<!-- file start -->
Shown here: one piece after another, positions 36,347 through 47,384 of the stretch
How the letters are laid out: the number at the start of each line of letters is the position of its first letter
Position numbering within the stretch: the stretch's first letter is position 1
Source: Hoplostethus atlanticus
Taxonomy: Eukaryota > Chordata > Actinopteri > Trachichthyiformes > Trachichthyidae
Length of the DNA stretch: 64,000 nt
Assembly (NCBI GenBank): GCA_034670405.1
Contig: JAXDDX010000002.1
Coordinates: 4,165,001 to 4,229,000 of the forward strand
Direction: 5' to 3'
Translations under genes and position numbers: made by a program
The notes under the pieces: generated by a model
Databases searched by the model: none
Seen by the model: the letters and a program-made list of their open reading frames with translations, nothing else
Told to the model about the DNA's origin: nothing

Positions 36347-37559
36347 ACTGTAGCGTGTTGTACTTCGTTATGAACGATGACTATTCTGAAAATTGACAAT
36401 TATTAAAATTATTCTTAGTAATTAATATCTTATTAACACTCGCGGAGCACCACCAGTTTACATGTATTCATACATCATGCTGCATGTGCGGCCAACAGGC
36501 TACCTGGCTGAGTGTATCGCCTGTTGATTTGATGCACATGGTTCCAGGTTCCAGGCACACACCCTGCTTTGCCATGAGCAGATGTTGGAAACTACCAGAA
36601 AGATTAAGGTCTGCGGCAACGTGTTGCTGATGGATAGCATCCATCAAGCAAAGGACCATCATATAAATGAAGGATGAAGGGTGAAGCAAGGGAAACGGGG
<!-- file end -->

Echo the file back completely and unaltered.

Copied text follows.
Shown here: one piece after another, positions 36,347 through 47,384 of the stretch
How the letters are laid out: the number at the start of each line of letters is the position of its first letter
Position numbering within the stretch: the stretch's first letter is position 1
Source: Hoplostethus atlanticus
Taxonomy: Eukaryota > Chordata > Actinopteri > Trachichthyiformes > Trachichthyidae
Length of the DNA stretch: 64,000 nt
Assembly (NCBI GenBank): GCA_034670405.1
Contig: JAXDDX010000002.1
Coordinates: 4,165,001 to 4,229,000 of the forward strand
Direction: 5' to 3'
Translations under genes and position numbers: made by a program
The notes under the pieces: generated by a model
Databases searched by the model: none
Seen by the model: the letters and a program-made list of their open reading frames with translations, nothing else
Told to the model about the DNA's origin: nothing

Positions 36347-37559
36347 ACTGTAGCGTGTTGTACTTCGTTATGAACGATGACTATTCTGAAAATTGACAAT
36401 TATTAAAATTATTCTTAGTAATTAATATCTTATTAACACTCGCGGAGCACCACCAGTTTACATGTATTCATACATCATGCTGCATGTGCGGCCAACAGGC
36501 TACCTGGCTGAGTGTATCGCCTGTTGATTTGATGCACATGGTTCCAGGTTCCAGGCACACACCCTGCTTTGCCATGAGCAGATGTTGGAAACTACCAGAA
36601 AGATTAAGGTCTGCGGCAACGTGTTGCTGATGGATAGCATCCATCAAGCAAAGGACCATCATATAAATGAAGGATGAAGGGTGAAGCAAGGGAAACGGGG